A sparkling inaugural day has been succeeded by the predictable clouds of carping, along with a dull haze of partisanship from the irrepressible Republican ideologues in the House. We’ve been told, for example, that Obama’s “somber” inaugural address didn’t measure up to the joyous moment—that the speech was, well, good enough, but neither eloquent nor enduring. That’s not the speech I heard, which was an unvarnished report on our current difficulties.

Like Lincoln’s Second Inaugural Address, Obama’s speech was marked by an eloquence that goes beyond rhetorical flourishes. Lincoln’s words have long since been engraved in stone. Obama’s will have their own lasting impact—and not simply because of his compelling summons to “follow our better history” or his timeless warning that “a nation cannot prosper long when it favors only the prosperous.” For Obama’s inaugural address, like Lincoln’s, is also a great state paper defining “the work of remaking America” for a new chapter of history.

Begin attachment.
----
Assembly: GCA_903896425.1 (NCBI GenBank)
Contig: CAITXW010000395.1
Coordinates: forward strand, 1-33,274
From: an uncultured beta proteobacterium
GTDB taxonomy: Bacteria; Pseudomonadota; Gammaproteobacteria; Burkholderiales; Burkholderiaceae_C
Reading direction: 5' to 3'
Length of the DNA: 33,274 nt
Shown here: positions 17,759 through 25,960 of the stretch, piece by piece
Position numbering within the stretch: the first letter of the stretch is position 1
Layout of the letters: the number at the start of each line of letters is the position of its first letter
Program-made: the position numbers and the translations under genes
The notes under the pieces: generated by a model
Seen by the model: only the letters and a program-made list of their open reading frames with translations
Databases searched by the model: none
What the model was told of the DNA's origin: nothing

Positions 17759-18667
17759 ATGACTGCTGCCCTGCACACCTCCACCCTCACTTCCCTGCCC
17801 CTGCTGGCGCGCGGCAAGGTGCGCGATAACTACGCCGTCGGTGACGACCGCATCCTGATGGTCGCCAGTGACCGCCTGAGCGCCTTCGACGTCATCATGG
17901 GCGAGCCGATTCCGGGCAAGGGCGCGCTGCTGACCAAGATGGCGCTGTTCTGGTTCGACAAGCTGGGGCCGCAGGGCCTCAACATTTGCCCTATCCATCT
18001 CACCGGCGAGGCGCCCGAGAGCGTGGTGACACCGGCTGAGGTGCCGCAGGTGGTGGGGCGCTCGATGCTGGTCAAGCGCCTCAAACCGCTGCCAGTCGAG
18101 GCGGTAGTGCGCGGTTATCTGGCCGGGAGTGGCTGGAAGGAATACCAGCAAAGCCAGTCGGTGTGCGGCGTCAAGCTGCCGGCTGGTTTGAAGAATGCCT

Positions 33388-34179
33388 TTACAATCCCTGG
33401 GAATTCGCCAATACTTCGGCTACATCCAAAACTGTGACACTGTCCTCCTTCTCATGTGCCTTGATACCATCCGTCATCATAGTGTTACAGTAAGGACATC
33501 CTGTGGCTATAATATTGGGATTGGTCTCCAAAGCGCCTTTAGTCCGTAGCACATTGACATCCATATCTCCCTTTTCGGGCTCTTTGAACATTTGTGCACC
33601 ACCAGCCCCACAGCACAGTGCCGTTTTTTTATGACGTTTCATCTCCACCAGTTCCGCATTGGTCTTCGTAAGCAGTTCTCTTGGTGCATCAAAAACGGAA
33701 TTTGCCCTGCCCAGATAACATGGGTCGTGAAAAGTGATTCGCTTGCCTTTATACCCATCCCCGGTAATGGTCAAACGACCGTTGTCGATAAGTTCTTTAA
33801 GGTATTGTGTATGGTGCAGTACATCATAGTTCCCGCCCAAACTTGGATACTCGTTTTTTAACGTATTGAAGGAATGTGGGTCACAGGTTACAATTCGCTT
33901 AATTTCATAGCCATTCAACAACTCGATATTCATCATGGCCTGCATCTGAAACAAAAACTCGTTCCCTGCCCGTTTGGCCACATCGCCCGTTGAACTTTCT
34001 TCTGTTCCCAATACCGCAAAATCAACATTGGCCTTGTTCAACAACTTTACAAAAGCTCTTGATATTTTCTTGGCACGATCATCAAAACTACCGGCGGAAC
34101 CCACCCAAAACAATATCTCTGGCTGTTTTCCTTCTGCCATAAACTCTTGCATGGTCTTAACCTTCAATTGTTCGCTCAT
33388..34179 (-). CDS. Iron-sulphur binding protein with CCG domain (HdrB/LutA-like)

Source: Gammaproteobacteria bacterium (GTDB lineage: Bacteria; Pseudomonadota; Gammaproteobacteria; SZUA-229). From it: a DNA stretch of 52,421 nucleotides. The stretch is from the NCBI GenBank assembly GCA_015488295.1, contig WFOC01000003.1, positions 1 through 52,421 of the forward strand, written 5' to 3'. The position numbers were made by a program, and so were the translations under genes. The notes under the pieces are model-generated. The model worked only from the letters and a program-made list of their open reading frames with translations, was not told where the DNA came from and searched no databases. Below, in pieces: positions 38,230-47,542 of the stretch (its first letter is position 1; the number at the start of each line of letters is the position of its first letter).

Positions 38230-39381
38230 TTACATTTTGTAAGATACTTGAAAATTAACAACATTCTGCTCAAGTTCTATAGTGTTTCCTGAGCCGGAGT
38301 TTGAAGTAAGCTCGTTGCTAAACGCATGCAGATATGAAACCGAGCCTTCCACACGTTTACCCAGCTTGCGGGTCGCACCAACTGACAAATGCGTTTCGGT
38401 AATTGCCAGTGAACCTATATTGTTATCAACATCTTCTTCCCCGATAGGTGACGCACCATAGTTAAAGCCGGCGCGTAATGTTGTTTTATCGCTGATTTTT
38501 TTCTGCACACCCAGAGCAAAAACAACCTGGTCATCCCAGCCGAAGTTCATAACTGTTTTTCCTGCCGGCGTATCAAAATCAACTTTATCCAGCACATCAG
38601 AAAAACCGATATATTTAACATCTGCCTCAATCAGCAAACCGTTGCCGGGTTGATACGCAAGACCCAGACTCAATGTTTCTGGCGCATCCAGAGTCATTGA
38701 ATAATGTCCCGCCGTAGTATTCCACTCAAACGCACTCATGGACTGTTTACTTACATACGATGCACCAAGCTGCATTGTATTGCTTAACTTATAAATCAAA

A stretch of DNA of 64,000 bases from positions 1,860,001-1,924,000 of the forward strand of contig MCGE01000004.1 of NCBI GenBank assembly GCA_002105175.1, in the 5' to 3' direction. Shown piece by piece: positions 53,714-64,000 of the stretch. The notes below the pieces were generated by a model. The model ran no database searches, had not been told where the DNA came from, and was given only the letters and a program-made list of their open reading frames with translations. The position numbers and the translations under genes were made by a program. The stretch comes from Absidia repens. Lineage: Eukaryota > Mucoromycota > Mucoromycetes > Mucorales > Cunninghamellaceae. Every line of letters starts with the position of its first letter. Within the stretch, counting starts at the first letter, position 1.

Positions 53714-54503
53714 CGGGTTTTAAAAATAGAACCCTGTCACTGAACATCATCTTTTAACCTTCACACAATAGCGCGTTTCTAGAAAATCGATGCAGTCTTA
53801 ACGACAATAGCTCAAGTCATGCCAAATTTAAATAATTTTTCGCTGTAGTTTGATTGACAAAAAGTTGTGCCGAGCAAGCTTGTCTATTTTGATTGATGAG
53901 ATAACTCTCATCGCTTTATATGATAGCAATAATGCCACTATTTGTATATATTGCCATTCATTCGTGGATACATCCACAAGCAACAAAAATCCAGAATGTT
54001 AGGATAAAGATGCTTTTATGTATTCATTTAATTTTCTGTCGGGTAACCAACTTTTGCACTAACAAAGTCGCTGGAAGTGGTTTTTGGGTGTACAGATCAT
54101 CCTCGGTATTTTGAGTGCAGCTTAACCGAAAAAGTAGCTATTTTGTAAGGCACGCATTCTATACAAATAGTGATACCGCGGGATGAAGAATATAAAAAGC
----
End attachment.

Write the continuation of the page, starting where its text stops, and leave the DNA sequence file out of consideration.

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Robert Shrum has been a senior adviser to the Gore 2000 presidential campaign, the campaign of Israeli Prime Minister Ehud Barak, and the British Labour Party. In addition to being the chief strategist for the 2004 Kerry-Edwards campaign, Shrum has advised thirty winning U.S. Senate campaigns; eight winning campaigns for governor; mayors of New York, Los Angeles, Chicago, Philadelphia, and other major cities; and the Democratic Leader of the U.S. House of Representatives. Shrum's writing has appeared in the Los Angeles Times, The New York Times, The New Republic, Slate, and other publications. The author of No Excuses: Concessions of a Serial Campaigner (Simon and Schuster), he is currently a Senior Fellow at New York University's Wagner School of Public Service.